Kareem Abdur-Rashid and his father Dr. Kamaluddin Abdur-Rashid have teamed up to create Kare, a pharmaceutical technology company that develops catalytic processes for the commercial manufacture of pure, single component cannabinoids. 

Kareem is currently a master’s student in the Fekl Group at UTM. He completed his BSc in chemistry at U of T in 2020. Kamaluddin, after earning his PhD from the University of West Indies in Jamaica, joined the Morris Group in 1998 as a postdoctoral fellow where he initiated the lab’s catalytic hydrogenation work. 

And now this father-son team is aiming to create environmentally friendly and sustainable cannabinoids that have a variety of medicinal uses.  

Kareem isolating Kare’s cannabinoid precursor, derived from limonene

“Our catalytic process is very efficient,” says Kareem. “Several aspects of green chemistry are incorporated in the cannabinoid manufacturing process. The precursor for the manufacture of our cannabinoids is the agricultural by-product limonene which is obtained from orange peels. All solvents used in the manufacturing are recovered, recycled, and re-used. The spent catalyst is recovered and reprocessed. This allows for an environmentally friendly and sustainable manufacturing process.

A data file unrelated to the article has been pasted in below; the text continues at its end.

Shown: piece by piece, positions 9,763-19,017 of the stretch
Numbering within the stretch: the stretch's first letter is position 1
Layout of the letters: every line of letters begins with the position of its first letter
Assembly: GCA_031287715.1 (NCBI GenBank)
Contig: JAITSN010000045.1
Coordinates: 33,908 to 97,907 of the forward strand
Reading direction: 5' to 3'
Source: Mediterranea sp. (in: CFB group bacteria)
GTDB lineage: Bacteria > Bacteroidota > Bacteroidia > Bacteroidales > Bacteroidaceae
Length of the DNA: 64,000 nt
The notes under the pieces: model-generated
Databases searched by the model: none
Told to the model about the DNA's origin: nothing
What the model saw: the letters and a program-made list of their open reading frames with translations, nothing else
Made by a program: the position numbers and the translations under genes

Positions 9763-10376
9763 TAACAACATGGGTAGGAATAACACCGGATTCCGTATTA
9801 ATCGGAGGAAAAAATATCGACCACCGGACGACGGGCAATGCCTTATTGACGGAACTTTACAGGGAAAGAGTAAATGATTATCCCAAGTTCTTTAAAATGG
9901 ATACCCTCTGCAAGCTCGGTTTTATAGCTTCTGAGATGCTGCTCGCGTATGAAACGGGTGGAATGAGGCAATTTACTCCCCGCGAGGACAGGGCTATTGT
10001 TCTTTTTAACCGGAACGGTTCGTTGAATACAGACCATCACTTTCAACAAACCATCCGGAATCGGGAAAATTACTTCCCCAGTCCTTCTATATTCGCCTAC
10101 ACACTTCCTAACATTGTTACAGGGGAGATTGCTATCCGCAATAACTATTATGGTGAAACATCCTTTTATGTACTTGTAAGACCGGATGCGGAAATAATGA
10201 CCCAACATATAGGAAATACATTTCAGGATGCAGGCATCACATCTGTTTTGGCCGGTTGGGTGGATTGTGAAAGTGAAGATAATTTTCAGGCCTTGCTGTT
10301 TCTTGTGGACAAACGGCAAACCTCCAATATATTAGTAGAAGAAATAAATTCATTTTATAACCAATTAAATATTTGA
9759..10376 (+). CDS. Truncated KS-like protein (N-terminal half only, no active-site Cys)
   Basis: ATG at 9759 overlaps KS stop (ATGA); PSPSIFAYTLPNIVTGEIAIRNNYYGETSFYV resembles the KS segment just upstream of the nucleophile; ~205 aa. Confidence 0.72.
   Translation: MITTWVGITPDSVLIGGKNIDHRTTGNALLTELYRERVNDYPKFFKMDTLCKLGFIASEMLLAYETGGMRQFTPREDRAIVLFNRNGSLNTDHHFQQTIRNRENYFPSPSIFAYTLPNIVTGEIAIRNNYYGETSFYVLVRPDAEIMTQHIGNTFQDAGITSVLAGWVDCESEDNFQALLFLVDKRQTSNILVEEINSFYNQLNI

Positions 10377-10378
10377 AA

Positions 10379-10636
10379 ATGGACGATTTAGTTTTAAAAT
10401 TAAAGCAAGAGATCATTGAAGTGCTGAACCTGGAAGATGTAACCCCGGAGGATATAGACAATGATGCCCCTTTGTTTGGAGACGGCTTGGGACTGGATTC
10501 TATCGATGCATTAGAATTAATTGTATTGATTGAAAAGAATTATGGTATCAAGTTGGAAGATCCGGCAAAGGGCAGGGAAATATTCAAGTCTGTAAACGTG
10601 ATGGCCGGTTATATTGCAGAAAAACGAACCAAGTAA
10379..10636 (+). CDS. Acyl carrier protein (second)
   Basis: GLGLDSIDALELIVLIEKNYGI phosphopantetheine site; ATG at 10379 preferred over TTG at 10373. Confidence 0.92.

Cannabidiol (CBD) is one of the cannabinoids Kare’s technology can produce. It is non-psychoactive and is one of the main components of the cannabis plant. 

“It has recently been approved for treating refractory epilepsy in children,” says Kareem. “It is also being investigated for treating anxiety, pain, depression, Parkinson’s disease and inflammations.”

Tetrahydrocannabinol (THC) is the other main component of the cannabis plant. It is psychoactive and is responsible for the “high” from ingesting cannabis. THC is also used medicinally to treat autism, pain, anorexia, and chemotherapy induced nausea and emesis.

A similar cannabinoid, tetrahydrocannabivarin (THCV) can also be produced and is being investigated for treatment of obesity and diabetes as it reduces appetite and increases metabolism. 

Pure CBD produced by Kare

Kareem says he enjoys working on this venture with his father.

“It has been quite fun. There are lots of ups and downs in science as a whole and although it is hard work and a lot of time and effort, it feels very rewarding and fulfilling when progress is made after a difficult stretch. Of course, being able to do all this with my dad as well makes it that much more meaningful.”

Kareem believes his studies at U of T have prepared him to take on this challenge.

“Most of the chemistry I have learned has come from textbook or class-based learning, and of course, more practical skills from lab-based work. So, this was much of the foundation. My Masters specifically, has taught me to be much more independent in terms of being personally responsible for the results I generate with my supervisor for my specific project.” 

Kare has a manufacturer located in the GTA that will be producing several tons of cGMP pharmaceutical grade cannabinoids per year. 

“We want to create high value, high-paying jobs within the technology and science fields, aimed towards those residing in the GTA and more specifically in Mississauga where the company is located,” says Kareem.

“Our current facility can accommodate up to 25 employees and we aim to expand this further as we prepare to construct a larger facility.”